How Do I Know My Baby’s Hunger Cues?

Let’s talk about hunger cues. I may piss some people off with this, but this is a massive contributor to a mom’s anxiety, especially with a baby who has bottle aversion.

Imagine this common scenario.

The baby is putting her hand in her mouth. Mom goes online to find out what it means. She finds out that’s a hunger cue. Mom tries to feed the baby. Baby refuses to eat. Mom freaks out and pressures the baby to feed because she KNOWS (from the Internet) the baby is hungry.

In reality, the baby may be sleepy or just wanting some comfort, and of course, it could also mean she is hungry. But how do you know which one is it? The answer is, you don’t. But most of the time, when we want to feed our baby, we become 100 % sure it means our baby is hungry. It’s wishful thinking.

Suppose your baby has a bottle aversion and drives you crazy that she shows hunger cues but not eating.

In that case, I suggest forgetting everything you know about your baby.

Think about her as a clean slate. And imagine you have no access to the Internet. And none of your friends have babies, and your mom and mom-in-law can’t talk to you for a while because they are on vacation with no phone. So what you have left is your baby and you and your partner. Let’s assume your partner is supporting you and helping you. So there are the 2 of you and your baby.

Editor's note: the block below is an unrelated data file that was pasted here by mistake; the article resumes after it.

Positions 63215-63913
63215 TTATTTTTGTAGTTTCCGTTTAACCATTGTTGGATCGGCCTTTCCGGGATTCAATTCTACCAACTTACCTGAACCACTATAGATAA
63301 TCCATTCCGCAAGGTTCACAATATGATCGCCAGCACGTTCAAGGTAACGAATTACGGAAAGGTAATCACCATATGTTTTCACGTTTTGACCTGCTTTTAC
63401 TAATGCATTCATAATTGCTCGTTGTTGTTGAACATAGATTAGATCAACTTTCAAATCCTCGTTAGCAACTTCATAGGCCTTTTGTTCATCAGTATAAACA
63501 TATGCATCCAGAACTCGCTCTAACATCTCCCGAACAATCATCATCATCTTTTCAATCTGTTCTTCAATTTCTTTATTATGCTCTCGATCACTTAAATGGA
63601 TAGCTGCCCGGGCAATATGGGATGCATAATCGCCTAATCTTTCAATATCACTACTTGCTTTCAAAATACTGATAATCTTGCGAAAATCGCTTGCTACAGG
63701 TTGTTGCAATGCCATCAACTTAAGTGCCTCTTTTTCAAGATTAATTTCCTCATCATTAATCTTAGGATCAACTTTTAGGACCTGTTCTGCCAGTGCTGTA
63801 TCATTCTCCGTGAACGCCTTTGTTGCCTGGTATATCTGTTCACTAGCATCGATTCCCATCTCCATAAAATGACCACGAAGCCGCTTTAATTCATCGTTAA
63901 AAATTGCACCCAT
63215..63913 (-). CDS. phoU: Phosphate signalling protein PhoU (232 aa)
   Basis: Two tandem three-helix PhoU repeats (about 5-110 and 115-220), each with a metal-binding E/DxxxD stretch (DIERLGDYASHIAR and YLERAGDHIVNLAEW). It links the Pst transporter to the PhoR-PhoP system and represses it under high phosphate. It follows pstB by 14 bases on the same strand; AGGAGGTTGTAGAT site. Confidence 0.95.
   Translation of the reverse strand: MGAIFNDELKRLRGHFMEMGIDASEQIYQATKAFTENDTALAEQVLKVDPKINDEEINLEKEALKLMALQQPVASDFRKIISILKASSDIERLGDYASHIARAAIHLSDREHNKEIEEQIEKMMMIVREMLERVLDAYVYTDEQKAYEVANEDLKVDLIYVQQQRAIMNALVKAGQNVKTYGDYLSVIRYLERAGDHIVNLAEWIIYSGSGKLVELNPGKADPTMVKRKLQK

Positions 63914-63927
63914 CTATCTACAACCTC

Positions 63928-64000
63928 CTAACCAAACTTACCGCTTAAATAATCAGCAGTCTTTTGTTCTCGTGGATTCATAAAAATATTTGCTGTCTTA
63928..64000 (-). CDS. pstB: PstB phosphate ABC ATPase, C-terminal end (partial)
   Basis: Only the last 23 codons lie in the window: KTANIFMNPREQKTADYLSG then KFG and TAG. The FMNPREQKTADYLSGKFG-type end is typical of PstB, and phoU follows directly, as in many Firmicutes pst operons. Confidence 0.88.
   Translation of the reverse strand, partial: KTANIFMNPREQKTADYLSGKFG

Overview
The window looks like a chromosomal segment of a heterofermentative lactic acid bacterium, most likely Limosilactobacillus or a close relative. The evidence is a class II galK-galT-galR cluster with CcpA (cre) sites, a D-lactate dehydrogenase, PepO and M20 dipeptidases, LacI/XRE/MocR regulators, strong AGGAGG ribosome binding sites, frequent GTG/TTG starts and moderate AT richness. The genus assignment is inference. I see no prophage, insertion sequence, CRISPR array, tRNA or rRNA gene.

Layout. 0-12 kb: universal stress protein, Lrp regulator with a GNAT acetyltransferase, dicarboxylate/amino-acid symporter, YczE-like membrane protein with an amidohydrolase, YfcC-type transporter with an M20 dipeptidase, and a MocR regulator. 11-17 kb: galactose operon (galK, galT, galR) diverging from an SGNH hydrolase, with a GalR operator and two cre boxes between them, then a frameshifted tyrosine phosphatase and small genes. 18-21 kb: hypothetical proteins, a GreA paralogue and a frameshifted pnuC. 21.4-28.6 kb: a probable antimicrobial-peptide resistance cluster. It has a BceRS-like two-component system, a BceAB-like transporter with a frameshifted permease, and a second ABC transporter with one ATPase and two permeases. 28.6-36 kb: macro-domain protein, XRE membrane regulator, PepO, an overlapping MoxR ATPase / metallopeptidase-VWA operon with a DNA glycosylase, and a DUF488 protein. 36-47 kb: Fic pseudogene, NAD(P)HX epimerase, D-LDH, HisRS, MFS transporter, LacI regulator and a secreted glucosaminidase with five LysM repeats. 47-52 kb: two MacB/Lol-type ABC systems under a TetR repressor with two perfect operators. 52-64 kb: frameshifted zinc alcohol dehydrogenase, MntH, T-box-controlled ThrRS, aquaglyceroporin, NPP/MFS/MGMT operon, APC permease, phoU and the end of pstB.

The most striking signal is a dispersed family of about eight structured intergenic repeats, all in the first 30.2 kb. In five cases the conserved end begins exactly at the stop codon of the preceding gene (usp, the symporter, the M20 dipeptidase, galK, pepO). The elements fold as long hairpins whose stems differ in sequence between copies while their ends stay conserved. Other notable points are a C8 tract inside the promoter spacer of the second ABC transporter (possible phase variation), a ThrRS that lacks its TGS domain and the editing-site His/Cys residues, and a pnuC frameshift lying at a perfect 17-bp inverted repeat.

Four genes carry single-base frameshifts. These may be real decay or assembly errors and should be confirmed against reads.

Your baby came with an innate ability to know how much nutrition she needs. She can’t mislead you, as she has no conscious thoughts yet.

The only thing you can do with no internet and friendly advice from friends and family members is pay attention to this magical creature in front of you. She has minimal ability to communicate, but she CAN communicate. Your job is to figure out what she is trying to say.

You can only do that by paying attention to her and not mind read what she wants. Let’s say she puts her hand in her mouth. You offer milk, and she doesn’t eat it. She was not hungry. Then you hold her for a while, and she is relaxing. She needed some comfort.

I was absolutely sure that my baby was hungry when she did this. I was wrong. It led me to overfeed her and pressure her, and in the end, causing her to have a bottle aversion.

You experiment each time you see something that may indicate that your baby needs something. It can’t be too many things. The most typical needs are feeding, sleeping, comforting, diaper change.

So what to do when your baby has a bottle aversion, and you have no idea of her hunger cues?

Feed on a schedule. Start with a number, like every 3 or 4 hours, and go from there. If you do 3 hours and your baby keeps refusing the bottle every 3 hours, then try 3.5 hours, then 4 hours, and so on until you find the right schedule for your baby.

I’m not against feeding on demand; I think it’s a great thing. But when your baby has a feeding aversion and your anxiety is through the roof, being confused about hunger cues adds to the stress. And a mom who is too anxious cannot solve her baby’s bottle aversion because it’s almost impossible not to pressure her baby to feed.

In my experience, it’s best to feed your baby on a schedule until you find the precise hunger cues.

You can also teach your baby to say she is hungry. I taught my daughter to show the “milk” sign in sign language. She learned it in about a month; she was less than 6 months old. This removed all the confusion.

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